Lastly, what gets me about General Conway’s comments, is that they are divorced from reality. The Taliban isn’t scouring the western media and basing their morale on what Obama says. They are fighting to get a foreign invader out of their homeland, they don’t give a rat’s ass about our morale or motivations. They will keep fighting until they achieve their aim, one way of the other. This isn’t a goddamn football game, we aren’t going to win by talking tough and sticking it out. That never works in a war. It does sometimes work in politics though, and this is more proof of just how much our policies, both internal and external, are now driven entirely by domestic politics. Americans are dying in Afghanistan and all our leaders do is jockey for political positioning about same.

What’s gonna be interesting is sooner or later there’s likely to be some terrible catastrophe that brings the whole house of cards down. And I pray that if there is such an event, it’s a fall of Saigon type of event as opposed to a 9/11 event. The former with any luck will lead to a more restrained foreign policy that is about defending the USA, not maintaining a world wide Empire. The later could lead to a police state and very possibly a pogrom against millions of Americans as our leaders blame their failure to prevent disaster on imagined internal enemies, not their own incompetence and foreign adventures.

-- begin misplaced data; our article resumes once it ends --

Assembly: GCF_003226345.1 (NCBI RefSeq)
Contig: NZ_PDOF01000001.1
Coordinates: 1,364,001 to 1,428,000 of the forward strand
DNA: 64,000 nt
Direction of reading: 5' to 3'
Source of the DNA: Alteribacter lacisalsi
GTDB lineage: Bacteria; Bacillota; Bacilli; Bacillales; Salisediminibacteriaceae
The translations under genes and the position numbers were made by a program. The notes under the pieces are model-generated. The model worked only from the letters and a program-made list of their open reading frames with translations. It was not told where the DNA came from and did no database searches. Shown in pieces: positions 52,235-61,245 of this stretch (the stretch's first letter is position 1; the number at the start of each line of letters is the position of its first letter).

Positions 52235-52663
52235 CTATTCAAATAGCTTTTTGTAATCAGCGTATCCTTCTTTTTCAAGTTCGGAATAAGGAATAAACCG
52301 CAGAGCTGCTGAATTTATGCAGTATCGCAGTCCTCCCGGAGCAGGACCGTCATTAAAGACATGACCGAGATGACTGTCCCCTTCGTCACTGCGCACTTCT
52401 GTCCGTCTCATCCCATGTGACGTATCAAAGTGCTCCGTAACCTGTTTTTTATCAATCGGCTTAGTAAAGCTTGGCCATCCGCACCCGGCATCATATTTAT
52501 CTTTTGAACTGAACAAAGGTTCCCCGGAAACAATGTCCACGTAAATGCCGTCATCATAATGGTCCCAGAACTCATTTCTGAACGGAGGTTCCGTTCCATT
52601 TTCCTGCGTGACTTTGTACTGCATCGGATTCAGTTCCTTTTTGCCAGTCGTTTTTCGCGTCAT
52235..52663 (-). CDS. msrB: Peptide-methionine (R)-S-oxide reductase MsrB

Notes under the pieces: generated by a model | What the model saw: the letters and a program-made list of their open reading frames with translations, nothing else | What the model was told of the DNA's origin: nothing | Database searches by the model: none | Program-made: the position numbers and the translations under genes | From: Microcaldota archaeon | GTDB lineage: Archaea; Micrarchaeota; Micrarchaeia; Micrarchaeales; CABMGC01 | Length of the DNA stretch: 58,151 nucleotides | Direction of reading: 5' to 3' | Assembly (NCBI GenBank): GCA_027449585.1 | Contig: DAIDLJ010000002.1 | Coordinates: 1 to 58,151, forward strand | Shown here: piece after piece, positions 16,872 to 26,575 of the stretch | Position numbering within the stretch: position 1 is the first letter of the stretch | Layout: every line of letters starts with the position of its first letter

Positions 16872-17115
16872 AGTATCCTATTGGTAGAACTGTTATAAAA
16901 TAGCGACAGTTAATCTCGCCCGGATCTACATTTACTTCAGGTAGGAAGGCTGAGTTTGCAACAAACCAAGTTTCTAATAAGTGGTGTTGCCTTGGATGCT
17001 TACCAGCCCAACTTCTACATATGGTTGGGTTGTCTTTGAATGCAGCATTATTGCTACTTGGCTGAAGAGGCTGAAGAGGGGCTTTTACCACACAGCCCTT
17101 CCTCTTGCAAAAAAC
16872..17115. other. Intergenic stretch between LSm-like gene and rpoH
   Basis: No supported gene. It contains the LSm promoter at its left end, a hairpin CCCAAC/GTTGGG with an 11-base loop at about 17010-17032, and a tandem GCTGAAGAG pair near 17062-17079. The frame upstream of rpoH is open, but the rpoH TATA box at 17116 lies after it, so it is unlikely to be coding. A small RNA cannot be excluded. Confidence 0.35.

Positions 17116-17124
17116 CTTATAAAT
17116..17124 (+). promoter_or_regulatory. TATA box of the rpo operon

Maybe I’m being a pessimist, but I think at this point it’s safe to say that the neocon wet dream of America’s crusades abroad leading to grateful natives sweeping away their governments and installing western style “democratic” governments … is dead in the water.  Or dead on the streets of Iraq and Afghanistan. It was, basically, an almost infantile fantasy to begin with. I’m beginning to wonder if that’s all politics is, children who never got tired of playing with toy soldiers, and never really grew up.

Strange days.

(The above image was produced by the US State Department and is thus Public Domain under US copyright law. It’s General Macarthur and President Truman in happier days. It was a hell of a thing for Truman to fire Macarthur, he was a hero of two wars. I don’t know if it was a bad thing or a good thing, but that fact that it was possible is a good thing. Still, times change. Petraeus is no Macarthur, and sure as hell Obama is no Truman.)

Written by unitedcats

August 25, 2010 at 7:02 am

Posted in History, Obama, Politics